I certainly think some have been critical and have gone too far. The reality is you have these conditions, very common disorders — type 2 diabetes, cardiovascular disease — where huge studies with very high-quality clinical assessments and huge replicated samples [have been done]. We're getting these biomarkers, DNA biomarkers by and large, that have huge, absolutely certain validity in explaining 1 percent of the variation.

Even if we were to take, as a thought experiment, the next leap and say 'well, on the genetics front let's sequence everybody and get every nucleotide. Let's go and do every mass spec assay to get every secondary structure of every protein.' How much is predictable?''

FC: I think you're making a very important point, which is you will only be as successful as the breadth at which you capture information in these patients. If you are looking at DNA, current studies typically measure a certain sample of SNPs in each patient. Many more polymorphisms and mutations could have been assayed in the same samples. You limit your view of the world in order to make the problem tractable with current technology. However, the question is: did you capture enough in your assay in order to find something that's informative about the disease, because if you didn't measure what was informative, there's not much that you can do in terms of analysis but recognize there was no signal in the data.

SD: I love this technology. I'm confident that it has lots of potential for vast increases in our understanding of basic biological processes as well as understanding disease and developing therapies. There's no question about that. But I am also concerned about the overselling of it. Having lived through two cyles and now going into the third cycle of boom-and-bust, you start to say, 'Wait a minute. This looks kind of familiar. This looks kind of like when the linkage studies were taking off and all of human genetics would be solved in 10 years and people were worried [about] what were they going to be doing with the rest of their careers.'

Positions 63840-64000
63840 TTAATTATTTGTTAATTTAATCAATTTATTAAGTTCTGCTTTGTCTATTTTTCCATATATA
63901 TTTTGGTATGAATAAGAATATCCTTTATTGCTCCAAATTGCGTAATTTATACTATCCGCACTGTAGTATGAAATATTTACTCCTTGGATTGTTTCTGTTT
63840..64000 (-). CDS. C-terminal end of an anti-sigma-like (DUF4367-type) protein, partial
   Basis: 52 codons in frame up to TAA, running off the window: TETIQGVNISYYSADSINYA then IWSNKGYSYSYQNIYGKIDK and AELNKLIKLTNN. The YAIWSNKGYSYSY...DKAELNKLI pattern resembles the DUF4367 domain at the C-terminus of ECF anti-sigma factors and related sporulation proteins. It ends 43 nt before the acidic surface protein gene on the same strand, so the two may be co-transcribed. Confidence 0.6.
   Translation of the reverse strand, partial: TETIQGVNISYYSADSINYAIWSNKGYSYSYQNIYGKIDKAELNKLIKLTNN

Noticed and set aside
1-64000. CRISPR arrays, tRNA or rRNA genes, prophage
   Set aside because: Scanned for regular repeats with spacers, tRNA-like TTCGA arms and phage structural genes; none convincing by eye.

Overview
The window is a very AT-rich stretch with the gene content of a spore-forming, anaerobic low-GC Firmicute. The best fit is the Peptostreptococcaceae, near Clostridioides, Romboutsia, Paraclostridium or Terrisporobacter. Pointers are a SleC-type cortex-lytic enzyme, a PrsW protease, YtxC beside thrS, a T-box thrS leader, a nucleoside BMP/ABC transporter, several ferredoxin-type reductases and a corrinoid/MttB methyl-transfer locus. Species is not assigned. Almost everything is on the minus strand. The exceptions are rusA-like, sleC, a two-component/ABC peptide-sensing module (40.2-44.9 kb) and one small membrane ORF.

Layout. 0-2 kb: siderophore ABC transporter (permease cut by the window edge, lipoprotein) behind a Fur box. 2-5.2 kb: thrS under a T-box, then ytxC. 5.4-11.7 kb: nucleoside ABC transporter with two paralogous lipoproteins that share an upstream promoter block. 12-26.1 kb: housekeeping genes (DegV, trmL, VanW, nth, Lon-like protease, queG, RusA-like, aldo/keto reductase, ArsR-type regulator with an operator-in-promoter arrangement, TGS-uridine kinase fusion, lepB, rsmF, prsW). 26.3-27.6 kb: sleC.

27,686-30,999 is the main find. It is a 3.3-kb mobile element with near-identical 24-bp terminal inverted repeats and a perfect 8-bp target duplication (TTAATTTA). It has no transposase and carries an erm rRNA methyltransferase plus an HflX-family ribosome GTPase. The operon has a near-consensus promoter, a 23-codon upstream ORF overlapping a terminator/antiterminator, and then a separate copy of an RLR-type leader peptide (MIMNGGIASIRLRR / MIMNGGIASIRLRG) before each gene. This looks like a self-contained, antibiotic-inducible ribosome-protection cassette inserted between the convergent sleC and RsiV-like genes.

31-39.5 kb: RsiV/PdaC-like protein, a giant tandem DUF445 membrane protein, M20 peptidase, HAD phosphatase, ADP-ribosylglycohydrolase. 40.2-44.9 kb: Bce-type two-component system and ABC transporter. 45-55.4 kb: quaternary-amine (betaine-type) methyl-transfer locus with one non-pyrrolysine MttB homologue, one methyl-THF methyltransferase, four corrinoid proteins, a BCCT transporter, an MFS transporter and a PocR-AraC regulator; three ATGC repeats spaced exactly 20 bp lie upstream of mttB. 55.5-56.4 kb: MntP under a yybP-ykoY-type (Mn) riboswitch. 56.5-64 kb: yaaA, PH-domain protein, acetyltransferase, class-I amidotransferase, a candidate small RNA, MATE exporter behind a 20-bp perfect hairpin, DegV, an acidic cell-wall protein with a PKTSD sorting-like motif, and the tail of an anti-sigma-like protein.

I've also worked in Ireland many years ago on schizophrenia. Today, huge genome-wide linkage and association studies have come up with very little — not nothing, but very, very little — and now some recent studies of de novo copy number mutations are suggesting that a lot of the disease may be caused by novel mutation with many of these being copy number changes. The disease, it still has a heritability of 70 percent, but it's not five genes of modest effect, it's 500 genes popping up all over the place. Now, if that etiology underlies that disease — and I think probably will underlie other common diseases — even with huge datasets and then optimizing and improving our statistical programs, the ultimate ability to do something meaningful clinically will be a much, much greater challenge than at least if we have a few big player genes that we can discover among the causative variants.